As news began to spread about the shooting at a dorm on the campus of Texas A&M Commerce on Monday, a lot of local folks took to social media to express concerns. Situated just an hour from Sherman, Texas A&M Commerce, formerly known as East Texas State University, claims many local leaders among its alumni list.
One of those alumni leads the area’s community college.
“This tragic news really hit home today, both as an alumnus of A&M-Commerce and as a College President” GC President Jeremy McMillen said. “We’re all part of the higher education community, and we will come together to support the Lion Pride as needed.”
Details on exactly what happened at the Pride Rock housing complex in Commerce had yet to be released Monday afternoon. The news that had come out was hard to hear — two dead and one in the hospital. And, of course, the incident reminded everyone of the off campus incident at a party back in October when two people were killed and a number of others were injured.
But what exactly do incidents like those mean to the campuses of other colleges and community colleges throughout the area?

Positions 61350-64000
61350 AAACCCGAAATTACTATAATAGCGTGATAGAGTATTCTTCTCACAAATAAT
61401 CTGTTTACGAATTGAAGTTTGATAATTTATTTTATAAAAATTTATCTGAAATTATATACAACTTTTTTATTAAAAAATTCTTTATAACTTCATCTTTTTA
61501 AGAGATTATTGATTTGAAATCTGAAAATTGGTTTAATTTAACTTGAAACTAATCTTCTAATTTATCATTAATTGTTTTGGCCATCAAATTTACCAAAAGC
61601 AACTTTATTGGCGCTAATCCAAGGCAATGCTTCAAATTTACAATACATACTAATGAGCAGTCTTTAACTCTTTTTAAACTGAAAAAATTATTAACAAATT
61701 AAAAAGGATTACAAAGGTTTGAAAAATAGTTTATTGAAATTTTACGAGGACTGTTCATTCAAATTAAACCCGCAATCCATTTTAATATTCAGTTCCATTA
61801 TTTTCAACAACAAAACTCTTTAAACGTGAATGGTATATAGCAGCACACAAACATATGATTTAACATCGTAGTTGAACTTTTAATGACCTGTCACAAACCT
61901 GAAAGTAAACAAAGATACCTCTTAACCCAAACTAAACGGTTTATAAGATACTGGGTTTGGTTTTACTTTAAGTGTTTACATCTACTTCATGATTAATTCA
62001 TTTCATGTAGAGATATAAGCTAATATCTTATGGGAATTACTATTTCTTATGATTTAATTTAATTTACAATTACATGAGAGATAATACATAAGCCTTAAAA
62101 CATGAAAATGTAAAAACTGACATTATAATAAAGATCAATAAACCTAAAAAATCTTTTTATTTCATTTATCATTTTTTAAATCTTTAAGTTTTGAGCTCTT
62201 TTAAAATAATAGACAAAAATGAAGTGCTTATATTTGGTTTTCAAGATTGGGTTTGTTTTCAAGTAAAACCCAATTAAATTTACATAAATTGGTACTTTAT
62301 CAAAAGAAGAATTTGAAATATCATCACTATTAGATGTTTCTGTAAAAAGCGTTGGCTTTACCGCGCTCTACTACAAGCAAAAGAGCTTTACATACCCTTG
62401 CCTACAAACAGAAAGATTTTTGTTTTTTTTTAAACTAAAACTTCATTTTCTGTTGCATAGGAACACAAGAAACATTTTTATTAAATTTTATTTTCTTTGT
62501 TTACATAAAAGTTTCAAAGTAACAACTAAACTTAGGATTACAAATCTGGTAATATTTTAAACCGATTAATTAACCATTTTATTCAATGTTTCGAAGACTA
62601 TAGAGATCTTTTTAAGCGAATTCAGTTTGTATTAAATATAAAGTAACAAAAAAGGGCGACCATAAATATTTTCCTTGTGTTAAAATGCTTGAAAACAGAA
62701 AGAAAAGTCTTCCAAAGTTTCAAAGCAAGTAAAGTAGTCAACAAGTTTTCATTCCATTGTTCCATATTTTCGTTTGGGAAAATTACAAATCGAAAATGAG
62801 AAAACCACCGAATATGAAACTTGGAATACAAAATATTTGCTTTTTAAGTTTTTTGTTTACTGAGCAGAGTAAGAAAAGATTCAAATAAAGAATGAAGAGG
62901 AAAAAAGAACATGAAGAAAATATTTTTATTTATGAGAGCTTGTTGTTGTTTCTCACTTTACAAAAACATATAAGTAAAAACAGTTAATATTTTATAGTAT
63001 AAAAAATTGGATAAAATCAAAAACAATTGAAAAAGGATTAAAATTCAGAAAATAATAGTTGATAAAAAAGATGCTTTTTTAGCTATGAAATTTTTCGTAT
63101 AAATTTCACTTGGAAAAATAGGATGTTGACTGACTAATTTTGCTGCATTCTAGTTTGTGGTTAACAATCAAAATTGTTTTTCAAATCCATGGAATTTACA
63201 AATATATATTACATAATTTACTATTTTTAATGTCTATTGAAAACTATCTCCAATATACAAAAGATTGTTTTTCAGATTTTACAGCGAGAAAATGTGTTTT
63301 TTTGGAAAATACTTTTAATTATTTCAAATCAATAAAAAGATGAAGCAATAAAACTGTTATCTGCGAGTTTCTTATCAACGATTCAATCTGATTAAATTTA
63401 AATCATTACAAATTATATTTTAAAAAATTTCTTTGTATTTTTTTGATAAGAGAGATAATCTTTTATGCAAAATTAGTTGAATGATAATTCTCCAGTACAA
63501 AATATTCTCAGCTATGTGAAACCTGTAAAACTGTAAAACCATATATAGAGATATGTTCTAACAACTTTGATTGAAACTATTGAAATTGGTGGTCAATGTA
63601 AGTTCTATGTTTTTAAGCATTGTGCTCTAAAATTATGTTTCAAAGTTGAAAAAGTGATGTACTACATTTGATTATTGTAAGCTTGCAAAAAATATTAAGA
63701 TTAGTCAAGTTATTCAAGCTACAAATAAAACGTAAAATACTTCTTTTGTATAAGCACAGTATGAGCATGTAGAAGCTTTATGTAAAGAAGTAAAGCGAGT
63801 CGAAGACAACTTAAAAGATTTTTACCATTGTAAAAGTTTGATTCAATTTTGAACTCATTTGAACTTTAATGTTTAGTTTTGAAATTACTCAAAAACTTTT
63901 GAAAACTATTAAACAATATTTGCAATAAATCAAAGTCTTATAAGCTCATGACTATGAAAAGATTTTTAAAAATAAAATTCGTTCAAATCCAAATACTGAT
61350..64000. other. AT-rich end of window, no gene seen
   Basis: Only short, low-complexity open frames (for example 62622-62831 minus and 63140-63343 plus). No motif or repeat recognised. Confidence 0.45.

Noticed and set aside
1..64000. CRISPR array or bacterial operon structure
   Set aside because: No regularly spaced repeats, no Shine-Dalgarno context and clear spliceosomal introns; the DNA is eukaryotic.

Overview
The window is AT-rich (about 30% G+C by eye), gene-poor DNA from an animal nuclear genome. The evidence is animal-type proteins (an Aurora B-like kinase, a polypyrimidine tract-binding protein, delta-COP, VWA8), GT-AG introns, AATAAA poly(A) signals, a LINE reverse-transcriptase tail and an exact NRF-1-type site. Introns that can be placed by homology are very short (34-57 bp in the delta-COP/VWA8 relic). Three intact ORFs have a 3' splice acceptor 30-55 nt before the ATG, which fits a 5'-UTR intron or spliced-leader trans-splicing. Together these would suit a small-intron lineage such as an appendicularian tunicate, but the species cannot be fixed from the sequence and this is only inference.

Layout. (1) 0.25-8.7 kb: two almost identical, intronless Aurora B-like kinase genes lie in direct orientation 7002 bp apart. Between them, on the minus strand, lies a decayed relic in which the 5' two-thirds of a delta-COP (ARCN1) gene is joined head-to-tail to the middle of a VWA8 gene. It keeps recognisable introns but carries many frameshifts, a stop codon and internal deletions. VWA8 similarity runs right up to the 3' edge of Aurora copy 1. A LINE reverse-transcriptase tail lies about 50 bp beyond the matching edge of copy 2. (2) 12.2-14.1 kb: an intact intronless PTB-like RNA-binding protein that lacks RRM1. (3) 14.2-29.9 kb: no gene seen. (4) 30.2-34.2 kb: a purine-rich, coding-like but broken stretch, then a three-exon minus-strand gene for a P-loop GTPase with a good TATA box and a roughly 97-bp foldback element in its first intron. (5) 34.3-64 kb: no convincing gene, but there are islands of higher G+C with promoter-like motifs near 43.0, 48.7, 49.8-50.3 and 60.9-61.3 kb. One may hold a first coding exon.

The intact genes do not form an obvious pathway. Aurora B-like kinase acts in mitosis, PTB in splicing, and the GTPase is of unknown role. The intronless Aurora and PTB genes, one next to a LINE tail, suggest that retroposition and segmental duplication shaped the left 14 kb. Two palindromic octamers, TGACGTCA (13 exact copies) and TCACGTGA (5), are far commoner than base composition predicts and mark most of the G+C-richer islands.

Grayson College Marketing and Public Relations Coordinator Rhea Bermel said Monday that GC has a number of emergency response and preparedness plans that are reviewed regularly in preparation for events everyone hopes never happen at the college’s campuses in Denison and Van Alsytne.
“We conduct monthly tests of the emergency alert systems in addition to annual training on our chosen method of “Avoid. Deny. Defend.” A campus police “see something, say something” number is posted around campus and shared with visitors. A key group of leaders are undergoing extensive training through the National Incident Management Systems (conducted by FEMA) and will participate in a tabletop scenario later this spring,” Bermel said.
In an interview late last summer, GC Police Chief Kevin Nugent said the college’s students are urged to call the police if they see something that makes them uncomfortable. “We always follow up on those issues,” he said.
He said the campus does allow students who are licensed to carry a gun to do so on campus, and they have not had any problems with people who were licensed to carry for the past two years since the laws were changed to allow that activity. Monday, Bermel confirmed that there have been no incidents since Nugent gave that interview.